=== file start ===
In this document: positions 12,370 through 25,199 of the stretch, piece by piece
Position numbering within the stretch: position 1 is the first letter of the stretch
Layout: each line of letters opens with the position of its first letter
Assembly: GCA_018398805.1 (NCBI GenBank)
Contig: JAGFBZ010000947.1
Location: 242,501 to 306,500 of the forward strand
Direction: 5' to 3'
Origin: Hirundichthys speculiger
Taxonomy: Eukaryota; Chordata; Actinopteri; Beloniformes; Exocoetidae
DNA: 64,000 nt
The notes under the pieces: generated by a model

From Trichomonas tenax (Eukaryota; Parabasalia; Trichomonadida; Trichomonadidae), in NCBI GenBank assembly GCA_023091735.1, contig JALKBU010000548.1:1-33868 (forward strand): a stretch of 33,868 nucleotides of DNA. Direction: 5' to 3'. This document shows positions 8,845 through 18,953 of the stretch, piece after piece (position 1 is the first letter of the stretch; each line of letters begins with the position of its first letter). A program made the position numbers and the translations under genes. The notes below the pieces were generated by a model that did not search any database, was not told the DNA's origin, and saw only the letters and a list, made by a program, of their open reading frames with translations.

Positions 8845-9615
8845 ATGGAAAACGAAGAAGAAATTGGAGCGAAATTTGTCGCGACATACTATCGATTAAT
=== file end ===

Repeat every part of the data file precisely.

In this document: positions 12,370 through 25,199 of the stretch, piece by piece
Position numbering within the stretch: position 1 is the first letter of the stretch
Layout: each line of letters opens with the position of its first letter
Assembly: GCA_018398805.1 (NCBI GenBank)
Contig: JAGFBZ010000947.1
Location: 242,501 to 306,500 of the forward strand
Direction: 5' to 3'
Origin: Hirundichthys speculiger
Taxonomy: Eukaryota; Chordata; Actinopteri; Beloniformes; Exocoetidae
DNA: 64,000 nt
The notes under the pieces: generated by a model

From Trichomonas tenax (Eukaryota; Parabasalia; Trichomonadida; Trichomonadidae), in NCBI GenBank assembly GCA_023091735.1, contig JALKBU010000548.1:1-33868 (forward strand): a stretch of 33,868 nucleotides of DNA. Direction: 5' to 3'. This document shows positions 8,845 through 18,953 of the stretch, piece after piece (position 1 is the first letter of the stretch; each line of letters begins with the position of its first letter). A program made the position numbers and the translations under genes. The notes below the pieces were generated by a model that did not search any database, was not told the DNA's origin, and saw only the letters and a list, made by a program, of their open reading frames with translations.

Positions 8845-9615
8845 ATGGAAAACGAAGAAGAAATTGGAGCGAAATTTGTCGCGACATACTATCGATTAAT